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Chilling Out is a Better Way to Manage Anger − Review of 154 Studies Reveals What Works

Activities such as deep breathing, muscle relaxation, yoga and meditation help people manage their anger, according to a meta-analysis of studies involving more than 10,000 participants.

The Conversation

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hand in boxing glove punching a punching bag so hard it has burst

Activities that keep you fired up don’t help you turn down your anger. Ray Massey/The Image Bank via Getty Images

Some commonly recommended tactics for managing anger, including hitting a punching bag, jogging and cycling, aren’t effective at helping people cool off. That’s the key takeaway of our review of 154 studies that looked at how activities that increase versus decrease physiological arousal affect anger and aggression.

Arousal is how researchers like us describe how alert and energized someone is. When you’re in a state of high physiological arousal, you’ll have increased heart rate, blood pressure, breathing rate and skin conductance due to sweat gland activity. Anger is a negative emotion associated with high physiological arousal.

In our study, we found that activities that influence arousal levels had a profound impact on anger and aggression.

By engaging in activities that decrease arousal, such as deep breathing, muscle relaxation, yoga, meditation and mindfulness, you can control, or “turn down,” your angry feelings and aggressive impulses.

Crucially, our meta-analysis of participants from multiple studies found that activities that help decrease arousal worked across diverse settings, including in the laboratory and in real-world situations, both offline and online, and in both group and individual sessions.

In addition, activities that turn down arousal were effective for a wide variety of people – students and nonstudents, criminal offenders and nonoffenders, those with and without disabilities, and for participants of various genders, races, ages and countries.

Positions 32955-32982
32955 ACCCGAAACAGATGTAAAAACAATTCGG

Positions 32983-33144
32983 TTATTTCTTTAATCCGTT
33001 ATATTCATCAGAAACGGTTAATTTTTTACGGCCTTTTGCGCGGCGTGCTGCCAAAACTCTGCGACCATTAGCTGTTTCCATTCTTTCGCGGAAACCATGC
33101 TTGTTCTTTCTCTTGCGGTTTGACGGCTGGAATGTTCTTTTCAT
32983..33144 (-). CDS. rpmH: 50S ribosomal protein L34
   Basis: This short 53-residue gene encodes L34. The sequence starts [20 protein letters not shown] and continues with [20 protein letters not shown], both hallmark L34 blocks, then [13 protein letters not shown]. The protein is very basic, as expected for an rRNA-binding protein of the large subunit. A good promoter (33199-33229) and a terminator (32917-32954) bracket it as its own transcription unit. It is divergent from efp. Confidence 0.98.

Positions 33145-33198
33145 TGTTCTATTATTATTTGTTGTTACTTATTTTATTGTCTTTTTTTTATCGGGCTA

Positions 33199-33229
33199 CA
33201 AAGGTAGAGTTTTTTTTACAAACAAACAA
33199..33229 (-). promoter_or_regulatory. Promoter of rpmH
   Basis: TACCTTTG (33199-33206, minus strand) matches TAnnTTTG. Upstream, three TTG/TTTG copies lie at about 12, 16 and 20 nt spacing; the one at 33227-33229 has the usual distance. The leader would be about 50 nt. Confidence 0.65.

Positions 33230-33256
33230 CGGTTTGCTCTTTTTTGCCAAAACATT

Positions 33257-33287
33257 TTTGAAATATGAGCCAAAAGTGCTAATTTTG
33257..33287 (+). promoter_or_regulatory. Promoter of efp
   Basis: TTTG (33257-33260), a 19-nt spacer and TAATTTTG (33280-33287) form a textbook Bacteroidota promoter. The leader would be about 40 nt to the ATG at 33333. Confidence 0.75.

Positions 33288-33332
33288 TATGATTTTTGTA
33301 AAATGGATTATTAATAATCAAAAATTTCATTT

In contrast, some activities people use to manage their anger amp up arousal and increase anger and aggression levels. Jogging, a popular stress-relief activity, actually increased anger in the studies we looked at. The repetitive nature of jogging may induce feelings of monotony and frustration, potentially exacerbating anger rather than alleviating it. Conversely, engaging in ball sports and physical education classes decreased anger, possibly because they are playful group activities that evoke positive emotions.

Likewise, venting anger increased anger and aggression. This research helps dispel the myth that it is good to blow off steam and “let it out” or “get it off your chest.” Skip screaming into your pillow or pounding on a punching bag. Save your money rather than going to a rage room to break stuff with baseball bats. Such activities are not therapeutic.

Simple and free techniques such as deep breathing and mindfulness are effective, evidence-based strategies for reducing anger. Tim Robberts/DigitalVision via Getty Images

Why it matters

Anger is a common emotion with potentially destructive consequences. From physical confrontations to road rage incidents, anger is widely seen as a problem and an emotion that people should try to rein in.

Yet, most people do not have effective techniques for controlling their anger. There is a great need for identifying effective strategies for reducing and managing anger. Our study shows that activities that decrease arousal are highly effective. Many of these activities are also inexpensive or free.

In a world grappling with the dangers of unchecked anger, our research empowers people with evidence-based tools for effective anger management, fostering healthier outcomes and societal well-being.

How we do our work

Our study in the journal Clinical Psychology Review was a meta-analytic review. It combined data from 154 studies examining activities that either decrease or increase arousal and their impact on anger and aggression.

The conclusions from a meta-analysis are statistically stronger because of the large sample – in our case, 10,186 participants. A meta-analysis can also reveal patterns that are less obvious in any single study. By zooming out from a leaf, you get to see the full tree.

Sophie L. Kjaervik is a postdoctoral fellow at The Injury and Violence Prevention Program, Virginia Commonwealth University.

Brad Bushman is a professor of Communication at The Ohio State University.

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This post originally appeared on The Conversation and was published March 20, 2024. This article is republished here with permission.

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